This article is out-of-date. It was written at a time before decisions were made to use DDS and RTPS as the underlying communication standards for ROS 2. It represents an idealistic understanding of what RPC and “actions” should be like in ROS. It can be considered memoranda and not necessarily the intention of how to develop the system.
This article is an exploration of possible design patterns for the next generation of ROS Remote Procedure Call interfaces. We focus here on specifying the user API and leave the implementation unspecified. It is expected that there are one or more RPC implementations which can be used, such as Apache Thrift, ROS RPC, or MsgPack.
Original Author: Tully Foote
In ROS there are two types of Remote Procedure Call (RPC) primitives. ROS Services are basic request-response style RPCs, while ROS Actions additionally are preemptible and offer feedback while requests are being processed.
It is useful to consider the ideal system to understand how it relates to the current ROS 1.x system and how a new system could work. An ideal RPC system would have the qualities laid out in the following paragraphs.
An asynchronous API allows alternative threading models and is in general more flexible than a synchronous API, which can always be implemented on top of asynchronous API. Doing the reverse (building an asynchronous API on top of a synchronous API) is harder and likely less efficient.
If a service provider hangs or otherwise does not return correctly, then a calling thread may be hung indefinitely. Having a timeout allows for recovery behavior in the case of failure conditions besides a dropped connection, allowing the user to choose to continue waiting for another timeout cycle or abort the request.
Preemption is a desirable feature whenever there may be long-running or non-deterministically running remote procedures. Specifically, we want the ability to preempt a long-running procedure with either a timeout on synchronous requests or an explicit call to cancel on asynchronous requests. Preemptibility is a required feature for the concept of Actions to be implemented (which is one reason that Actions are built on asynchronous ROS Messages instead of synchronous ROS Services).
In order to effectively use preemption without a timeout, periodic or procedural feedback is usually required. Feedback can be provided via an external mechanism such as an implicitly related publish-subscribe channel. Feedback is also central to the concept of Actions in ROS.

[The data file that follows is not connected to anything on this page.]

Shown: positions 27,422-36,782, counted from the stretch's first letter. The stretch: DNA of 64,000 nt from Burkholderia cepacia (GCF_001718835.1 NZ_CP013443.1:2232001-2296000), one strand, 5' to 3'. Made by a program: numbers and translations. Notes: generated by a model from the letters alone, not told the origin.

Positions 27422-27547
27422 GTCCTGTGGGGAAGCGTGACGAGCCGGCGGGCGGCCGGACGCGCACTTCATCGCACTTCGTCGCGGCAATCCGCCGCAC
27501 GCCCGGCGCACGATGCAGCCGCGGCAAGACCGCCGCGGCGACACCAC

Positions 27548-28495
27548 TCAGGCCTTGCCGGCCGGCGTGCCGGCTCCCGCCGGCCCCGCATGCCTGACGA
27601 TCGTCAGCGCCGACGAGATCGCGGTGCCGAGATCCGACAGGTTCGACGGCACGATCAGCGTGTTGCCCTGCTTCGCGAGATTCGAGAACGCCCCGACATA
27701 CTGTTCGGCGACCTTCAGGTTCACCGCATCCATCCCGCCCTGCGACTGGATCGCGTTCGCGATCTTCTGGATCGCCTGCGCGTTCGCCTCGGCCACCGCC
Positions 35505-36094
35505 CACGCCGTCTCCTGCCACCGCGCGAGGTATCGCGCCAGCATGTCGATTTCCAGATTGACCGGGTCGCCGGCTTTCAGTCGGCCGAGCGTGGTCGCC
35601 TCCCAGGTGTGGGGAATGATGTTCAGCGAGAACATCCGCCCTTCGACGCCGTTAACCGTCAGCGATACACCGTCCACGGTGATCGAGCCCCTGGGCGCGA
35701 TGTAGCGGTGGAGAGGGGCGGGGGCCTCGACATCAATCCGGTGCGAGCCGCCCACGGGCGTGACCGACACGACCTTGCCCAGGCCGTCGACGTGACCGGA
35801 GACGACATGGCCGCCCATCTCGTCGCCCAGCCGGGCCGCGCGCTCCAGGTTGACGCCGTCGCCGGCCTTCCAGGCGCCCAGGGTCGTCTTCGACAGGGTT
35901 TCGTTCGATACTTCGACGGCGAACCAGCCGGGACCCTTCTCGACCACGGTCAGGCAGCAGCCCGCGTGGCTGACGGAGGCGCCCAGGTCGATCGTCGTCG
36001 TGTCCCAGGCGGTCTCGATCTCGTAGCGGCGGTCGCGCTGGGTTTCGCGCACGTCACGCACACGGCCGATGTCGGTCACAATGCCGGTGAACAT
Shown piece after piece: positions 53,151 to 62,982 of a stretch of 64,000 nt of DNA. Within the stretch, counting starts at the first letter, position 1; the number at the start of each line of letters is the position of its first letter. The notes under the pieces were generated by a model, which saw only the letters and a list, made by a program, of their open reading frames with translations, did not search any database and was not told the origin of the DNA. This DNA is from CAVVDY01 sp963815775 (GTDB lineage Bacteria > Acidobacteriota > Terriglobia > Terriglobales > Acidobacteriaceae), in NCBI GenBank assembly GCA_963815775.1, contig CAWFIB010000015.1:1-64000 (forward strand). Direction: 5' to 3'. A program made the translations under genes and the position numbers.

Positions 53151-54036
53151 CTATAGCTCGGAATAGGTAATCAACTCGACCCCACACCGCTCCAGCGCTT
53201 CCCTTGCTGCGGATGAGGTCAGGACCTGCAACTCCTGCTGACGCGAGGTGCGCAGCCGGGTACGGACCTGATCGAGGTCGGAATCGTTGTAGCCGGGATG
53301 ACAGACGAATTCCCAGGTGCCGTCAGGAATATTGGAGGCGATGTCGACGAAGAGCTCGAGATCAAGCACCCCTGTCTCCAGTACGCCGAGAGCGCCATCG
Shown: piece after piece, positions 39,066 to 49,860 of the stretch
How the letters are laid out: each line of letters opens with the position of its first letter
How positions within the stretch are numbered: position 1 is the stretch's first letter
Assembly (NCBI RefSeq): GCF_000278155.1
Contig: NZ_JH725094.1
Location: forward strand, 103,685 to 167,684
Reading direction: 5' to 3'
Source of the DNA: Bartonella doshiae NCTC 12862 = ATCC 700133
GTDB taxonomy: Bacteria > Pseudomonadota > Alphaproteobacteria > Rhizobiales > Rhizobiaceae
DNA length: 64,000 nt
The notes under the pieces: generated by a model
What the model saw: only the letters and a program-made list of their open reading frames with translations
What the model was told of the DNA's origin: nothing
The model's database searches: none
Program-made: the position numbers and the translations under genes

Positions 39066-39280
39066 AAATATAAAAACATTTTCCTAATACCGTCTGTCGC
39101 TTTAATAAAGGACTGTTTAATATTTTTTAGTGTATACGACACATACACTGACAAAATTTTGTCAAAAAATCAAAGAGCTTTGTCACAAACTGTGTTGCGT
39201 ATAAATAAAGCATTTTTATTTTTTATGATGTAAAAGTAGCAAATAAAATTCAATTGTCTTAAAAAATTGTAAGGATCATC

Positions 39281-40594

It is important that the system cannot get into an undetermined state if there is packet loss. If a request or response is never received by either side the system must be able to notice this loss, then recover and/or inform the user in some way. In ROS 1.x, this lack of reliability has been a problem for ROS Actions, e.g., when they are used over lossy wireless links.
When logging a ROS 1.x system (e.g., using
rosbag), recording data transmitted on topics is insufficient to capture any information about service calls.
Because service calls are conceptually point to point, rather than broadcast, logging them is difficult.
Still, it should be possible to efficiently record some level of detail regarding RPC interactions, such that they could be later played back in some manner (though it is not clear exactly how playback would work).
The features outlined above are desirable but if provided as a monolithic implementation will be much more complicated than necessary for most use cases. E.g., feedback is not always required, but in a monolithic system it would always be an exposed part of the API. We propose four levels of abstraction into which the above features can be sorted, with each higher level providing more functionality to the user.
The Plain RPC API is expected to be able to be leveraged from one or more externally developed RPC libraries. We expect several libraries to meet the minimum requirements and aim to make them interchangeable.
The ROS Asynchronous RPC API will provide the lowest level of abstraction. It will provide a callback-based API with a timeout. It will utilize the Plain RPC API to do the communication as well as provide reliable communications either by leveraging the Plain RPC’s capabilities or providing a layer on top of them with message acknowledgments.